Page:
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Ray and Lavallee with Weddell seals at the Palmer Peninsula, Antarctica

In 2010, the Field Book Project began as a joint initiative between the Smithsonian National Museum of Natural History (NMNH) and the Smithsonian Institution Archives (SIA) to create one online location for scholars and others to visit when searching for field books and other field research materials. Initially funded by the Council for Library and Information Resources (CLIR) and led by co- investigators Rusty Russell and Anne Van Camp, the Project began to catalog field books in participating departments across the Smithsonian. Since then, the Project has cataloged more than 7,300 field books across 8 departments and divisions of the Smithsonian.  Field book catalog records were made available to the public for the first time in December 2012 on Smithsonian’s Collection Search Center.  

Over the course of the initial grant period, NMNH and SIA worked together to acquire additional funding to support the conservation and digital imaging of the field books to further enhance access.  Grants from Save America’s Treasures and the Smithsonian Women’s Committee supported conservation and digitization staff and interns.  As a result, the cataloged field books have been assessed by conservation staff, which has enabled ongoing conservation and digitization.  More than 480 field books have been digitized and are now available online, with more being added regularly. 

Although these grants have concluded, the Field Book Project continues to make significant strides towards improving online access to scientists’ field notes. 
As of the summer of 2014, the Project joined with the Smithsonian Libraries and Biodiversity Heritage Library (BHL) to expand its cataloging and digitization efforts in continued partnership with Smithsonian Institution Archives.  This work will result in continued cataloging, increased digitization, and a vast increase in the number of digital field books searchable alongside scientific publications from the same collectors in BHL.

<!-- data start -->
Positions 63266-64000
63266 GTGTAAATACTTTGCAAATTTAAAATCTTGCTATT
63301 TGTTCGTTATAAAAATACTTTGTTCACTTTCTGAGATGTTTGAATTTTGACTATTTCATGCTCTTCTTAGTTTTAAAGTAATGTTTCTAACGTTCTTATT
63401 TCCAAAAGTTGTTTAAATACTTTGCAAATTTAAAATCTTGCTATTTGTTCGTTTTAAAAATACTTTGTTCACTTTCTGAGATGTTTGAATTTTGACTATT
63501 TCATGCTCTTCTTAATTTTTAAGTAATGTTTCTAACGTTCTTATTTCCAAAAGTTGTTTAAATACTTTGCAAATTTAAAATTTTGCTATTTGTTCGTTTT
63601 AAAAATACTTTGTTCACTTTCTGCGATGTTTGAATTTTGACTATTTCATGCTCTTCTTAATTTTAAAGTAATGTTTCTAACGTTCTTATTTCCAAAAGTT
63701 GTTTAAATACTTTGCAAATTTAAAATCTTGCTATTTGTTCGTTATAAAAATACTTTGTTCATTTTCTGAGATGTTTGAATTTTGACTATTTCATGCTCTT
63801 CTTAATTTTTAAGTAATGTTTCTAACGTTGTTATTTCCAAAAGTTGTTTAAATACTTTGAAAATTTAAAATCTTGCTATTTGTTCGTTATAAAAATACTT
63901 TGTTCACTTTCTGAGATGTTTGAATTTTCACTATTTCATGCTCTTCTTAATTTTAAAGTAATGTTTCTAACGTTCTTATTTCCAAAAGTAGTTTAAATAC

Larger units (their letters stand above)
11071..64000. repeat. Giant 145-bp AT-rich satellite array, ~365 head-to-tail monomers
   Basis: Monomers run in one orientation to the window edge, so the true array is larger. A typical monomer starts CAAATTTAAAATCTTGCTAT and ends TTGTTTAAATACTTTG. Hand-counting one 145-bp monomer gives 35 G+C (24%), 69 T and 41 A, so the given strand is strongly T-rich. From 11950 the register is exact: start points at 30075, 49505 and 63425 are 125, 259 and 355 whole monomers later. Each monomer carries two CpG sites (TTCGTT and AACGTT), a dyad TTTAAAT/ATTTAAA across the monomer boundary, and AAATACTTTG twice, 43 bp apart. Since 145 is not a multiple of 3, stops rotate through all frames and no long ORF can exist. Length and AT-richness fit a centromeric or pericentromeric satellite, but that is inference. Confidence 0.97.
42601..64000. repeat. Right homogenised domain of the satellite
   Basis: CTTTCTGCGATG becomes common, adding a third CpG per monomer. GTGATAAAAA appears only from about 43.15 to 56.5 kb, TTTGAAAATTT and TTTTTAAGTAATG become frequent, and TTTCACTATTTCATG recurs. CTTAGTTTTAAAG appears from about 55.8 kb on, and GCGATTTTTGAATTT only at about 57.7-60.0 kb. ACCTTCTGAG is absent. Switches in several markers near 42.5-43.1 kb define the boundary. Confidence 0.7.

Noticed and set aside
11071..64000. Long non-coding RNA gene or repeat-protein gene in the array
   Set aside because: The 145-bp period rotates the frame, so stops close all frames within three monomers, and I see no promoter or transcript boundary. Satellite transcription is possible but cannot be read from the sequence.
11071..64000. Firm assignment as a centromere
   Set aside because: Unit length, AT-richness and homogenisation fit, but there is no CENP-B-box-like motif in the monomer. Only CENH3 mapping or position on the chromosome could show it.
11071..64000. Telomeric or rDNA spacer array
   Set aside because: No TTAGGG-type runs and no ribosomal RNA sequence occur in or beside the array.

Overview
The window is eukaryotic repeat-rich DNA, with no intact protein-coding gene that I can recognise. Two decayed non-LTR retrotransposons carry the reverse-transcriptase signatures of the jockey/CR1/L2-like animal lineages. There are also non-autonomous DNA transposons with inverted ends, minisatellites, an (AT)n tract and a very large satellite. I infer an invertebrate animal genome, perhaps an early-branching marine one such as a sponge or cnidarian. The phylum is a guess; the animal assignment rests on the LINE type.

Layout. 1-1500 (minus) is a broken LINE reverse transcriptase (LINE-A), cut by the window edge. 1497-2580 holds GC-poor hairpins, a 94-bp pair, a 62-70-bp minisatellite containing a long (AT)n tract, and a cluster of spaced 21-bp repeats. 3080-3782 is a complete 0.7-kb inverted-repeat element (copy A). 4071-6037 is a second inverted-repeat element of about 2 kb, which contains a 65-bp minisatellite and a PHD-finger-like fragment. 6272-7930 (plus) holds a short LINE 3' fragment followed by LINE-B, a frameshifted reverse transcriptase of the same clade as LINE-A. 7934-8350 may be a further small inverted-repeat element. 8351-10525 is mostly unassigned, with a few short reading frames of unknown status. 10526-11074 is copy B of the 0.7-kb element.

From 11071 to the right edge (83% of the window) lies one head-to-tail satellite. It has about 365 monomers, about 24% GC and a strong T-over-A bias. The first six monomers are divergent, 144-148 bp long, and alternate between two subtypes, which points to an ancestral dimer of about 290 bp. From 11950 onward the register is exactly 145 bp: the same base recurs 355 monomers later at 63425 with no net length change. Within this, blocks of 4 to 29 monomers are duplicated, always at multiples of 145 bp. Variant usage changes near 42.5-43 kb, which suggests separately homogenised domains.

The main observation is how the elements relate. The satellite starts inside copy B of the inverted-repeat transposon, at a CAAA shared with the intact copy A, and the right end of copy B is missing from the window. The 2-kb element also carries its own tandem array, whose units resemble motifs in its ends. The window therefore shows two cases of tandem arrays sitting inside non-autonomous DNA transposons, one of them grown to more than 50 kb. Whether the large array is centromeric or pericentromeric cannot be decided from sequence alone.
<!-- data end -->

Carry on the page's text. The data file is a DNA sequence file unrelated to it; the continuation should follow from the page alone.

In addition to our work with BHL, the Project has begun contributing catalog records and digitized content to online repositories like Digital Public Library of America.  The Field Book Project also maintains an active social media presence on Twitter @FieldBookProj and its project blog.  The Project is also pleased to be a contributor to Smithsonian Transcription Center.  Participation has fostered excitement about these materials and created new opportunities for using field books as transcribed content is fully text searchable.  More than 100 field books have been transcribed and reviewed by volunteers.  As more field books are transcribed, information within them can be utilized in new ways: reconstructing historical ecologies, clarifying specimen provenance, and re-discovering localities.  Learn more about what the Field Book Project’s activities or follow us on Twitter.

 

Logo courtesy of Council on Library and Information Resources (CLIR)Logo courtesy of Save America's TreasuresLogo courtesy of Smithsonian Women's Committee

Website Credits

Templates for this website were created by the National Museum of Natural History (NMNH) IT Department. Members of the Field Book Project, NMNH, and Smithsonian Institution Archives (SIA) contribute content to this website.

Lesley Parilla: Field Book Project logo

Lesley Parilla: Webmaster

 

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